Starting a business and raising capital? It’s no small feat and five founders — ranging from the entrepreneurs behind Honest Co. to One Kings Lane and Gilt Groupe — sat onstage to share their experiences building their companies in a conversation focused on female entrepreneurship, mentors and raising capital during the Milken Institute Global Conference in Beverly Hills.
The speakers on Tuesday’s panel included Jessica Alba of Honest Co., One Kings Lane cofounder Susan Feldman, Sheila Lirio Marcelo of Care.com, Glamsquad and Gilt cofounder Alexandra Wilkis Wilson and Love Home Swap’s Debbie Wosskow.
For Alba, female mentors were few and far between with the Honest chief creative officer saying she turned to Tory Burch for pointers on the business world from learning what happens at board meetings to implications of raising capital.
Alba said she struggled for three years getting investors on board and trying to persuade serial entrepreneur Brian Lee to sign on as a cofounder. But said her own experiences being a first-time mom was enough to keep her going with her idea.
“I didn’t know how to leave the house in under an hour. I was always missing something, going back and then it was time to feed again and then [the baby’s] diaper,” she said. “It was stressful and so I just wanted the convenience of getting it delivered straight to your door and the essential items you need to clean your home, clean your kid, clean yourself and diaper your kid. And so that’s where the Honest Co. came from.”
The panel’s discussion inevitably — with CrossCut Ventures cofounder and managing director Rick Smith moderating the talk — found its way to the subject of seeking outside investment in the male-dominated venture capital world.
One out of 12 Series A deals had female founders last year, Smith told the crowd.
“When we talk about unicorns in our business being companies with the billion dollar valuations, these [panelists] are the real unicorns in our industry, successful women who founded companies of note,” he said.
Much of that segment of the conversation focused on the uphill battle in getting male investors to understand a service or product geared toward women and just how those ideas fill actual white space in the marketplace.
“I think that there are a few challenges,” Wilkis Wilson said. “One is that it is an old boys network and it is improving and it is changing, but I think from an investor perspective, many investors that I know are typically going to invest in companies and industries that they inherently understand, that they’re inherently passionate about where they can also add potentially strategic value. And it’s harder for a man to do that in a female-focused company, which is just a reality — and that’s OK.”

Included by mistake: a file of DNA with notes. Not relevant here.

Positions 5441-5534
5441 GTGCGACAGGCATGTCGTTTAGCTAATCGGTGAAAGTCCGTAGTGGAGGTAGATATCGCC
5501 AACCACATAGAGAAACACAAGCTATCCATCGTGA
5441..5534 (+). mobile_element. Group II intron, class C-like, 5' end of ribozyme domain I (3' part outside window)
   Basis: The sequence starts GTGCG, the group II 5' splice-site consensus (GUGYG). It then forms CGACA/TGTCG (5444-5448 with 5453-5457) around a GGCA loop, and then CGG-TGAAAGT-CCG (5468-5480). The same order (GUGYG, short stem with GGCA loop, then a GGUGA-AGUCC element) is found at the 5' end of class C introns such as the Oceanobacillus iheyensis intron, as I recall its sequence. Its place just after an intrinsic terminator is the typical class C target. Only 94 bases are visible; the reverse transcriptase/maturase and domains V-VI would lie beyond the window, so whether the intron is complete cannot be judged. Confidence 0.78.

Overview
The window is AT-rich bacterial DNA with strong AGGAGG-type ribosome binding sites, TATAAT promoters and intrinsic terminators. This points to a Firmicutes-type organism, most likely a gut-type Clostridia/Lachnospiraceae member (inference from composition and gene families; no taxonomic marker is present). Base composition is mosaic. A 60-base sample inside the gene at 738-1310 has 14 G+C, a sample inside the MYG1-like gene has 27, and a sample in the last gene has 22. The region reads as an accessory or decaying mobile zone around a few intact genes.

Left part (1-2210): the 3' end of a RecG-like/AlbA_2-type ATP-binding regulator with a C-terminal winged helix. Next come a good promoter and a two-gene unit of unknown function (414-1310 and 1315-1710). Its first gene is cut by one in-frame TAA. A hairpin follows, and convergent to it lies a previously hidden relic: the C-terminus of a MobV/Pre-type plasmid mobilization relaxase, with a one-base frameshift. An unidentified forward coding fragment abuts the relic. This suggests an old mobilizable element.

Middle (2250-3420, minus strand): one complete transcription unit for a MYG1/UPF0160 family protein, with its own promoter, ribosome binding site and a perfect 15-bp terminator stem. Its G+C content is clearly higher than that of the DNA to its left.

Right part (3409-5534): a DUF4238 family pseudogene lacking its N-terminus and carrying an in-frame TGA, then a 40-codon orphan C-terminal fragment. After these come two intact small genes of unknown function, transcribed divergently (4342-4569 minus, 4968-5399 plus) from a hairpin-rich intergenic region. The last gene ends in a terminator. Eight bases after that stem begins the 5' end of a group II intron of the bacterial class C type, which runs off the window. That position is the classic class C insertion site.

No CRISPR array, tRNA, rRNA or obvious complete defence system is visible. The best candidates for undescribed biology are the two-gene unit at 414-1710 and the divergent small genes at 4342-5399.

She recalled walking investors through a deck for Gilt and recalls one male investor who refused to believe women pay $500 for shoes. “Of all the things he could have been shaking his head about,” Wilkis Wilson said of that experience. There was also the one investor who struggled to understand a blowout and how a woman could be getting that service while also multitasking on work simultaneously.
But understanding how females shop or companies that provide services to predominantly women is also changing as more women get into venture capital, Wilkis Wilson went on to say, adding “It’s all of our jobs to improve it for everyone else who’s coming up behind us.”
One Kings Lane’s Feldman recalled receiving a term sheet from an investor she and her cofounder had hoped would lead the company’s Series A, but described the offer terrible and the investor was unbending in negotiating so the company walked. The investor called Feldman three months later saying his wife was giving him grief for not investing in the company.
“We need more men to understand and believe even in things that they don’t experience in their lives,” said Care.com’s Lirio Marcel, who said she faced an uphill battle trying to convince investors a business centered around providing care was not a soft issue or a women’s issue.